Forum for Science, Industry and Business

Sponsored by:     3M 
Search our Site:

 

Delhi air quality regulations improve respiratory health

12.04.2011
Recent radical changes in air quality regulations in Delhi, India, have had a substantial positive effect on the health of city residents, according to new research co-authored by Andrew Foster, professor of economics and community health and an associate at Brown's Population Studies and Training Center.

The findings from this first systematic study quantifying the heath effects of Delhi's environmental interventions are published in the online issue of Atmospheric Environment. The research is among the first to use remote sensing imagery to look directly at the effects of air quality on health.

Ranking among the most polluted cities in the world, Delhi was at its peak of air pollution around the turn of the millennium, prompting the Indian Supreme Court to mandate a series of air quality regulations unprecedented in scope and implementation speed. Chief among the regulations was a mandate to convert all public vehicles — buses, taxis, and scooters — to compressed natural gas over a two-year period, substantially limit the flow of diesel trucks through Delhi during working hours, and close polluting industries in residential areas.

Foster and co-author Naresh Kumar, of the University of Iowa, administered a socioeconomic and respiratory health survey to 1,576 households (3,989 subjects), which collected time-use data, residence histories, demographic information, and direct measurements of lung function. To calculate pollution exposure at the place of residence, they also collected air pollution data in 2003 by monitoring 113 sites spread across Delhi and neighboring areas, recording particulate matter. To measure air quality levels in the previous years, the researchers analyzed satellite images provided by NASA's Moderate Resolution Imaging Spectroradiometer (MODIS).

Three major findings emerged from the analysis. First, the interventions were associated with a significant improvement in respiratory health. Second, the effects of ambient air varied significantly by gender and income. For example, they found that the effects are significant and negative among the lower-income households. Third, the data suggested that the differences are strongly correlated with the amount of time one spends outside. The poorest men spend an average of seven hours outside per day, while men in the richest households spent almost no time outside at all. The findings suggest that poorer men exhibited a significant negative relationship between ambient air and respiratory health, and better-off men exhibited an insignificant relationship.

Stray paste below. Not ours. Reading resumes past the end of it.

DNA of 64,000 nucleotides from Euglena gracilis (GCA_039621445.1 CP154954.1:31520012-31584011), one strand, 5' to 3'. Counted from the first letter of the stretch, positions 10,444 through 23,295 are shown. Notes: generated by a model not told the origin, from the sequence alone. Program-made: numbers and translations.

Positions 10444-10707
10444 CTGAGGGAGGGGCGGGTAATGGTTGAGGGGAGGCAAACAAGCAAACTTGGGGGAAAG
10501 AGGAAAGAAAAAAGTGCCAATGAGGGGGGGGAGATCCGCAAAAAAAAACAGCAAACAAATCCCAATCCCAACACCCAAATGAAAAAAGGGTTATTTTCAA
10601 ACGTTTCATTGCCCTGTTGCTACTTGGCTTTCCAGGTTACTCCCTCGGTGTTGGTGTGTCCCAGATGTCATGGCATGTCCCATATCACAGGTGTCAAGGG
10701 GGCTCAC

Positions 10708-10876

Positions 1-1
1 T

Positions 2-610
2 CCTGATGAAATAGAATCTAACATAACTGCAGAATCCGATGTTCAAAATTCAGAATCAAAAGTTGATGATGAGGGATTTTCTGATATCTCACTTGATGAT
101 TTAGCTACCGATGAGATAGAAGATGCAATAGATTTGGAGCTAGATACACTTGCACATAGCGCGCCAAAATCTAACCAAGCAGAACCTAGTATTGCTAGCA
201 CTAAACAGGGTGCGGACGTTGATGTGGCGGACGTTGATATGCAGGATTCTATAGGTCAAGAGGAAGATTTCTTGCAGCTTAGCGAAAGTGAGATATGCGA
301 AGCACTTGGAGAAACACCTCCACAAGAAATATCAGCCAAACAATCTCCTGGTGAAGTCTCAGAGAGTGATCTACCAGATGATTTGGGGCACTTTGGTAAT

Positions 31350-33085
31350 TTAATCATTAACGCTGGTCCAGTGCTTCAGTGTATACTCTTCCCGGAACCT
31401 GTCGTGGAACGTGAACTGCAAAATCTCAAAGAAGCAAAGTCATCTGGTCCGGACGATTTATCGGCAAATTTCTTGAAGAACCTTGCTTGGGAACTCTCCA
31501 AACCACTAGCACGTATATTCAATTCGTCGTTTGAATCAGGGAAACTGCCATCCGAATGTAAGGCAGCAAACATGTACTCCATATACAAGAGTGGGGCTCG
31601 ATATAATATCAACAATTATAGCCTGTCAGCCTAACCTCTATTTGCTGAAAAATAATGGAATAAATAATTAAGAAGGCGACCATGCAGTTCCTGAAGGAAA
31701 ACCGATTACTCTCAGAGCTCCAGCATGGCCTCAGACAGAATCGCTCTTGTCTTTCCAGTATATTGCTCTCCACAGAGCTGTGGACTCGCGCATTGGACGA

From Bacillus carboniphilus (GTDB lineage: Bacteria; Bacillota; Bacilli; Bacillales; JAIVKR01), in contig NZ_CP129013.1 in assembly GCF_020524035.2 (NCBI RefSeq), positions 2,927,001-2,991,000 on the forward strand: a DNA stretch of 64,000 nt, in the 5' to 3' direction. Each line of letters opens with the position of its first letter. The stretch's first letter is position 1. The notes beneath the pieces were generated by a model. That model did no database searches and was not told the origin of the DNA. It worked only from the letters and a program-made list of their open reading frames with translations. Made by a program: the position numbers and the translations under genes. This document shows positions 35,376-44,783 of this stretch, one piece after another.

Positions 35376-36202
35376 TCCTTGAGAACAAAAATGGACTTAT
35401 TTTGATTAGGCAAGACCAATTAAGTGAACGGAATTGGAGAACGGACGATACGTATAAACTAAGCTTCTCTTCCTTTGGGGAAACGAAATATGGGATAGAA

"The huge thing that jumped out is the difference between the relatively poor and the relatively well-off households in terms of the kinds of adverse health effects they experienced," said Foster. "This really shows us something about the target population and the people who are being most affected by policy. It allows us to look at environmental justice on an individual level, rather than in regional groupings. ... This research opened up a whole new agenda on how we should think about environmental regulation in low income countries."

The paper is among the first to use MODIS remote sensing imagery to look directly at the effects of air quality on health, with the ground data used to help refine and test the validity of remotely sensed air quality estimates. These measures have since been used to look at the effects of voluntary environmental certification in Mexico in work published in the American Economic Review proceedings last year and by Kumar and a colleague at the National Bureau of Economic Research to examine the effects of restrictions on air quality that were imposed by the Chinese government during the Beijing Olympics.